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The Light Visits The Darkness to Start 2023

For those caught licking their wounds following a tumultuous 2022, the risk-on environment in January was a soothing ointment. The S&P 500, led by the tech-heavy Nasdaq components, rose 4.7% in January, while the TSX was up 6.1%. Gains across emerging markets, particularly China as it relaxes its COVID restrictions, helped power the MSCI ACWI to a 6.5% gain. Bonds followed equities to the upside, with iShares 20 Plus Year Treasury Bond ETF (TLT) advancing 6.8% as yields fell across the curve and volatility dropped (as measured by the MOVE Index). Most commodities shared in these gains, with copper up 10.1%. Agricultural commodities, like corn and wheat, modestly participated, after almost completely reversing the large upward move that was launched with the invasion of Ukraine. Elsewhere, gold continued its advance, up 4.4% and 17.7% off its November low. Central bank purchases and the combination of a weakening dollar and relaxing bond yields have fostered the uptrend. The energy complex bucked the trend, with WTI crude declining 3.2%. Natural gas lived up to its moniker as the ‘widow maker’ for many traders who dare attempt to time it, plummeting 40.2%.

Certainly, there are multiple factors directing these actions, but none is more important than the once almighty dollar. The U.S. Dollar Index (DXY) has not had so much as a tradable bounce since early November. It leaked another 1.0% in January and is down over 10% from its 2022 high. Typically, when the greenback is weakening, financial conditions are softening, which helps create the environment for cross-asset strength that recently materialised. The market’s mood has shifted from out-of-control inflation and an overly aggressive Fed that lifted rates to levels not seen since the 1970s, to one where year-over-year inflation has fallen from 9.1% in June to 6.5% in December. Investors believe inflation has likely peaked and is rolling over, which will cause the Fed to pause and possibly reverse course. Chairman Jerome Powell will have a chance to clarify his intentions when the U.S. Federal Reserve (Fed) announces its first Federal Funds rate decision of 2023 on 01-Feb-23. Given the narrative has been modified so swiftly, we anticipate that Mr. Powell will temper the prospects for a forceful easing.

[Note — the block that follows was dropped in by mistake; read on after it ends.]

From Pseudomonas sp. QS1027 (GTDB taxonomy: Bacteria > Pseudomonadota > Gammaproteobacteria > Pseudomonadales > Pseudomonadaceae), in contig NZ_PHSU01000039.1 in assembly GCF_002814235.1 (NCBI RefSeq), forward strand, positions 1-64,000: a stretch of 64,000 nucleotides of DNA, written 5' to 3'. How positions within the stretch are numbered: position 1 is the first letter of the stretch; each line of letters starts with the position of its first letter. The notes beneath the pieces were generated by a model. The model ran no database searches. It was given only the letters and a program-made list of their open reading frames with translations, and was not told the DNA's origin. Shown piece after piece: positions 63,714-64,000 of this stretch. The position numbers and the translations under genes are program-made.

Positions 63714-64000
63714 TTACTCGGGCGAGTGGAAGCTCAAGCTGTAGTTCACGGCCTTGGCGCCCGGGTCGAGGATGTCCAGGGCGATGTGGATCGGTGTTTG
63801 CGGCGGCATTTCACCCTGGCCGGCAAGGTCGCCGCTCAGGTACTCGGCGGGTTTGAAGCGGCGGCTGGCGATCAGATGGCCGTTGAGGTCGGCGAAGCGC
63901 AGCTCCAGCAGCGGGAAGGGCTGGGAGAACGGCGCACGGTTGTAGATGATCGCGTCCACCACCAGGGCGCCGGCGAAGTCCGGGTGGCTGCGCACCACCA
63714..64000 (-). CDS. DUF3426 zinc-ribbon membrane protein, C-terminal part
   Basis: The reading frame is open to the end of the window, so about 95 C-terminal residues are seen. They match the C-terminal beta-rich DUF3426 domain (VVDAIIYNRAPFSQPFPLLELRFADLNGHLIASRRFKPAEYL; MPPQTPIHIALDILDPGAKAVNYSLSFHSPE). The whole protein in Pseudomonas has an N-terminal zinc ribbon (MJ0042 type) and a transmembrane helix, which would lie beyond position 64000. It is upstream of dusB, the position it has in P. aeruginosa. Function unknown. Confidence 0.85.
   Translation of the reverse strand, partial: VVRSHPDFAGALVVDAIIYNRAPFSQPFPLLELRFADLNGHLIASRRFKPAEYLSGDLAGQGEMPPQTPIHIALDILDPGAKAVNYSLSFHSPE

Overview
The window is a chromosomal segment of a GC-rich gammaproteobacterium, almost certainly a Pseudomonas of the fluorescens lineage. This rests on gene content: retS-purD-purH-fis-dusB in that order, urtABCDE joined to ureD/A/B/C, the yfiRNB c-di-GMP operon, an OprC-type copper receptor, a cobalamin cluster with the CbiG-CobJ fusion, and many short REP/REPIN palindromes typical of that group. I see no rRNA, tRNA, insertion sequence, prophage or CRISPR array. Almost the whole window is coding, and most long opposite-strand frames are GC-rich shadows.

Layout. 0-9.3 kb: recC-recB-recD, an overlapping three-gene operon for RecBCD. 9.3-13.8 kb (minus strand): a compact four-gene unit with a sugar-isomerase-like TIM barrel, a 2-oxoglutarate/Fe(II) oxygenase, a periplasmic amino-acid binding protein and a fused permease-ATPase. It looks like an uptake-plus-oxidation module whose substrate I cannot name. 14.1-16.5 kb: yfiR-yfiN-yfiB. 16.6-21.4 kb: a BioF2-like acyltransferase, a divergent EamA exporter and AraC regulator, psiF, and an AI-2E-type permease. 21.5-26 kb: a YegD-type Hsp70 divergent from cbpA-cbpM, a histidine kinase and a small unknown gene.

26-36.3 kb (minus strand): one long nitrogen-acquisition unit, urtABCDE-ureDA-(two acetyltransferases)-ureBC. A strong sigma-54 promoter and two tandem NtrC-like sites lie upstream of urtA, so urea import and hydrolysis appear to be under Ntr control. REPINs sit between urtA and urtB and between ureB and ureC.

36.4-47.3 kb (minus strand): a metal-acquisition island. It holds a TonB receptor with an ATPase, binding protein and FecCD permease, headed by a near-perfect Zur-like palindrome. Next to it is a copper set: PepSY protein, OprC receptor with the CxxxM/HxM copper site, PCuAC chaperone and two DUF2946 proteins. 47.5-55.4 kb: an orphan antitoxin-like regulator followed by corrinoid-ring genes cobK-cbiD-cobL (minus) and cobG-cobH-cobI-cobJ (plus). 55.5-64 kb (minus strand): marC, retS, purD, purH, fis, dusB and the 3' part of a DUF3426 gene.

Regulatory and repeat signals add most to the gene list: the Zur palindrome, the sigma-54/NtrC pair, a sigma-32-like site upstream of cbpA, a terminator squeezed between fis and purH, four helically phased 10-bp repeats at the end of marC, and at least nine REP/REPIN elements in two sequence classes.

Many market participants were expecting an imminent recession in 2023, and expressed their opinion by shorting risk assets, such as profitless technology or consumer discretionary stocks.  However, while leading economic indicators are starting to point to a slowdown, GDP continues to print positive (+2.9% in 4Q22) and the labour market has persistently surprised to the upside.  The wave of buying to close out losing short positions has led to large divergences across equity sectors. For instance, ARK Innovation ETF (ARKK), which invests across numerous ‘story stocks’ (many of which with no path to real earnings) soared 23% in January. Conversely, the Consumer Staples Select Sector SPDR ETF (XLP), dipped 2%. Staples represent products that consumers need to purchase regardless of the economic backdrop. The disagreement between the performance of these two securities reveals a lot about investors’ posture entering the New Year. The Commodity Futures Trading Commission trader reports remain bias to short positions across both equities and bonds. However, short-covering is not a chronic condition, and perpetual U.S. dollar weakness is not a consistent strategy. As such, other stock market catalysts will need to emerge to sustain the light we have seen to start the year.



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